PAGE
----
'A Tale of Two Castles' Gallows Hill Walk and Talk July 29th 2018

We had a nice turnout for our castle to castle, walk and talk, which took place last Sunday morning.  The main speakers were Chrissy Knight-O'Connor, William Fraher, and Dave Pollock, with some additional information contributed by Eddie Cantwell.  

Chrissy took those attending the walk and talk through the history of Gallows Hill and updated them on the archaeological work that was carried out at the mound.  

William Fraher spoke on the history of the town from Shandon Street to the corner of Friary Street and archaeologist Dave Pollock took over the proceedings from there to the castle.  

Our thanks to the speakers and those who attended on the day.

Object of the Week - 17th Century Hand Coloured Map of Provincia Momoniae, the Province of Munster

This map was printed in 1646 and was compiled by noted mapmaker Joannes Jansson (1588-1664) who was from Arnhem in the Netherlands.  

It is interesting to note that it marks the famous 'Speaking Stone' Cloch Labhrais, which is beside the River Tay near Stradbally.  It was believed to possess magical powers as it could tell whether a person was lying or not.  

The map has been generously donated to the museum by historian Julian Walton.

Object of the Week - Down Survey Map of County Waterford 1685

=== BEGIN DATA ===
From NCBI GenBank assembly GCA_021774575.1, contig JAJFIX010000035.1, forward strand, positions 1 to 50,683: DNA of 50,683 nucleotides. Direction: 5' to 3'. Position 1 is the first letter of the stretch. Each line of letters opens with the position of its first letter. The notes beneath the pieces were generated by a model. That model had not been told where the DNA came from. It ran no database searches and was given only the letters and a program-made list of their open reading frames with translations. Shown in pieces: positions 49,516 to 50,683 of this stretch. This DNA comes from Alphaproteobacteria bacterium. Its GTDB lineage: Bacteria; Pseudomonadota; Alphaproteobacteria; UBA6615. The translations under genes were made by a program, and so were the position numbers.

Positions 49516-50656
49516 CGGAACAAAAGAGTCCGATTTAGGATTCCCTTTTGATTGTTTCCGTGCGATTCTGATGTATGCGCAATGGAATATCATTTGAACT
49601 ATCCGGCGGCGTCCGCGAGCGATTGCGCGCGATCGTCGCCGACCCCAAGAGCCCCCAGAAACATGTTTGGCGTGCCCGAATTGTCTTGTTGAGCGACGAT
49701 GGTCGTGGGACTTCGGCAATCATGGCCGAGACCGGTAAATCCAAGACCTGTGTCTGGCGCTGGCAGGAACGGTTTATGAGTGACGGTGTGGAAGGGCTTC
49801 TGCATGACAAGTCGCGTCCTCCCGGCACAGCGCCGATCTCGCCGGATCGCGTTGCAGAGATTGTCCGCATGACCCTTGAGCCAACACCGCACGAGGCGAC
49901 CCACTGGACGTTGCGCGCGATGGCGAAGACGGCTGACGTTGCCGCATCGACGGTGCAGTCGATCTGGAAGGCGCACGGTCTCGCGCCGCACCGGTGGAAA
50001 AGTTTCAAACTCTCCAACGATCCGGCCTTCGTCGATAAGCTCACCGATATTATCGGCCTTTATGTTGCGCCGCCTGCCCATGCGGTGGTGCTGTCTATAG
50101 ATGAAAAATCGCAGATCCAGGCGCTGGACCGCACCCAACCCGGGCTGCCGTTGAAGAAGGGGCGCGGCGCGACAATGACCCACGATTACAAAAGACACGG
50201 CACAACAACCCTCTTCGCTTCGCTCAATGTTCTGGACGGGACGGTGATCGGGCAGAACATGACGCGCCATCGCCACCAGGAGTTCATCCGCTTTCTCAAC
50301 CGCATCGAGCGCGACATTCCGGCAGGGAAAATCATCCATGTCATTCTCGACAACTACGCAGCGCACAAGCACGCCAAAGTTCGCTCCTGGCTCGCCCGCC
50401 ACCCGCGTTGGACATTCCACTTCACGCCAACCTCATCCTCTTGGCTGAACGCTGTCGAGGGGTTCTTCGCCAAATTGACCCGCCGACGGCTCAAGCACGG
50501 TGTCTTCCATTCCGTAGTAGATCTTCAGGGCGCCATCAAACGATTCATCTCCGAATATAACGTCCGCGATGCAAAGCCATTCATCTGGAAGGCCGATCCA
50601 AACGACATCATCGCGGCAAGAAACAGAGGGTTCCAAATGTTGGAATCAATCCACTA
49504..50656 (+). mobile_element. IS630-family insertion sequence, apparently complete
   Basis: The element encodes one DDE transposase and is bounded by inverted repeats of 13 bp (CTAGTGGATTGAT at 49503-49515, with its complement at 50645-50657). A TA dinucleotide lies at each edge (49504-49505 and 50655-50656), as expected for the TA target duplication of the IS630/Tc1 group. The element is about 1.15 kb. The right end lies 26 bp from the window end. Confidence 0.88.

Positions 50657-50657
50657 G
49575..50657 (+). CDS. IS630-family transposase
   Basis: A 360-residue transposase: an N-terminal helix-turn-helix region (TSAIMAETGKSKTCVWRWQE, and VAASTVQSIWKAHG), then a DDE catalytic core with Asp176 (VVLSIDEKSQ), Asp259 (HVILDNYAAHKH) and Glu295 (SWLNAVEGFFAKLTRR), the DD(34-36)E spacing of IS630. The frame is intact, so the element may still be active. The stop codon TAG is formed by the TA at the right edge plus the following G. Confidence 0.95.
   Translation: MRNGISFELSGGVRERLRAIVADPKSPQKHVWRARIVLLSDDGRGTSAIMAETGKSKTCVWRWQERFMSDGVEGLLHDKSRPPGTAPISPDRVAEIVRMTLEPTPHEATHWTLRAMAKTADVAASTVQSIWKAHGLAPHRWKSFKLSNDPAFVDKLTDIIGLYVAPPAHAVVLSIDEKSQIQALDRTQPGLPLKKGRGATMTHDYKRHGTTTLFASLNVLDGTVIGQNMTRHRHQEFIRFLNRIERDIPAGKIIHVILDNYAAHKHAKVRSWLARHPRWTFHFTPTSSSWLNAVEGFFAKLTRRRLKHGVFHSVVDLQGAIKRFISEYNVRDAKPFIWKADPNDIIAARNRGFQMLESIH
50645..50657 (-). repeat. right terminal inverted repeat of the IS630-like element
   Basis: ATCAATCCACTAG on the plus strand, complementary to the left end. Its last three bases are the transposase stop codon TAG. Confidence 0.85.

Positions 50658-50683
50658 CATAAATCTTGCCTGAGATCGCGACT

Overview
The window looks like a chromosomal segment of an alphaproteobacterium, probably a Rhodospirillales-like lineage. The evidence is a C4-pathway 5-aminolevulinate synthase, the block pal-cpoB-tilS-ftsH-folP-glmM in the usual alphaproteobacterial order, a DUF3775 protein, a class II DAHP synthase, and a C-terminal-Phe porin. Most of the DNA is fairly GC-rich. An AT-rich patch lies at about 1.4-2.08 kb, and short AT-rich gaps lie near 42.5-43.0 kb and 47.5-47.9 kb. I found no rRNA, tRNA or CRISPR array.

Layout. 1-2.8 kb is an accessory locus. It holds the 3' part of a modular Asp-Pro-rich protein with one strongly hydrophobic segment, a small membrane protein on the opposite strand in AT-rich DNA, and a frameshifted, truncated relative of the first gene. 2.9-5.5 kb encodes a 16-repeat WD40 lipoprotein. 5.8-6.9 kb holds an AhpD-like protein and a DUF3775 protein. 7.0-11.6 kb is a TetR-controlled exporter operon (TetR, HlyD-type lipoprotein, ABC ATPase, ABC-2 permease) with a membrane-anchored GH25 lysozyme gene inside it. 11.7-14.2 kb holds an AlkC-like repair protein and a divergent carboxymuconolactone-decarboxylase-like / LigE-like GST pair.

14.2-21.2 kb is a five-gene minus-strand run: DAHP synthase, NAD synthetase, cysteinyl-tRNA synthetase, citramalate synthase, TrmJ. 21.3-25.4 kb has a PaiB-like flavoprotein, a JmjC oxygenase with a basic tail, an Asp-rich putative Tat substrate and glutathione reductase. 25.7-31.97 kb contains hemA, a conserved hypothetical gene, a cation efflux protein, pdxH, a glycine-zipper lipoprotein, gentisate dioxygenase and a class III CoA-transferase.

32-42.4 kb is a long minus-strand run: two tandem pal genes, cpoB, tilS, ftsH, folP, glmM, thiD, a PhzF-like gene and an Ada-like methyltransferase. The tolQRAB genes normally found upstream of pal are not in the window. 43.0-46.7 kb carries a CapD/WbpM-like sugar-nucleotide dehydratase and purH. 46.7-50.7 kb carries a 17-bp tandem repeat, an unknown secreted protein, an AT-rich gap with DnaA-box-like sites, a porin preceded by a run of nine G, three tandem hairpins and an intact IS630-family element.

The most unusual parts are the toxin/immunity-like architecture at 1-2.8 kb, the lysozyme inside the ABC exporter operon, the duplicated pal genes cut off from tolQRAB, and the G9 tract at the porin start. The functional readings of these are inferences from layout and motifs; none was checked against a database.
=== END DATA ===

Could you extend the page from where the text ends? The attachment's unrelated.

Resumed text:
The museum was delighted to receive a donation of this Down Survey Map for County Waterford from historian Julian Walton.  It will be on show soon in our newly arranged displays.

In August 1649 Oliver Cromwell’s New Model Army travelled to Ireland to reoccupy the country following the Irish Rebellion of 1641.  This army was raised and supported by money advanced by private individuals, subscribed on the security of 2,500,000 acres of Irish land to be confiscated at the close of the rebellion.  The 1642 Adventurer’s Act stated that the Parliament's creditors could reclaim their debts by receiving confiscated land in Ireland.

The Act for the Settlement of Ireland provided for the confiscation and redistribution of the lands of the defeated Irish, mostly Confederate Catholics, who had opposed Cromwell and supported the Royalists.  Parliamentarian soldiers who served in Ireland were entitled to confiscated land in lieu of their wages, which the Parliament was unable to pay in full.  Lands were also to be provided to settlers from England and America.  The dispossessed landholders were to be transported to Connacht and to other countries.

William Petty, then physician general to the Irish armies, offered to undertake a new survey which would be completed within thirteen months.  The Government signed a contract with Petty on the 24th of December 1654.  The maps are known as the ‘Down Survey’ because the information was mapped down.

Trinity College Dublin has digitised the maps and they can be viewed at http://downsurvey.tcd.ie/index.html

Gallows Hill Dig Donation

Michael Dunford, Al Eile Stud presenting the cheque on behalf of Michael Ryan to Eddie Cantwell.  Also present Waterford County Museum committee members Chrissy Knight-O'Connor and Sarah Lucas.

A great big thank you to Mr Michael Ryan, Al Eile Stud, Kilgobnet, who kindly gave us a very generous donation towards our Gallows Hill Dig.  This donation has insured that we can press ahead with the second archaeological dig at the mound.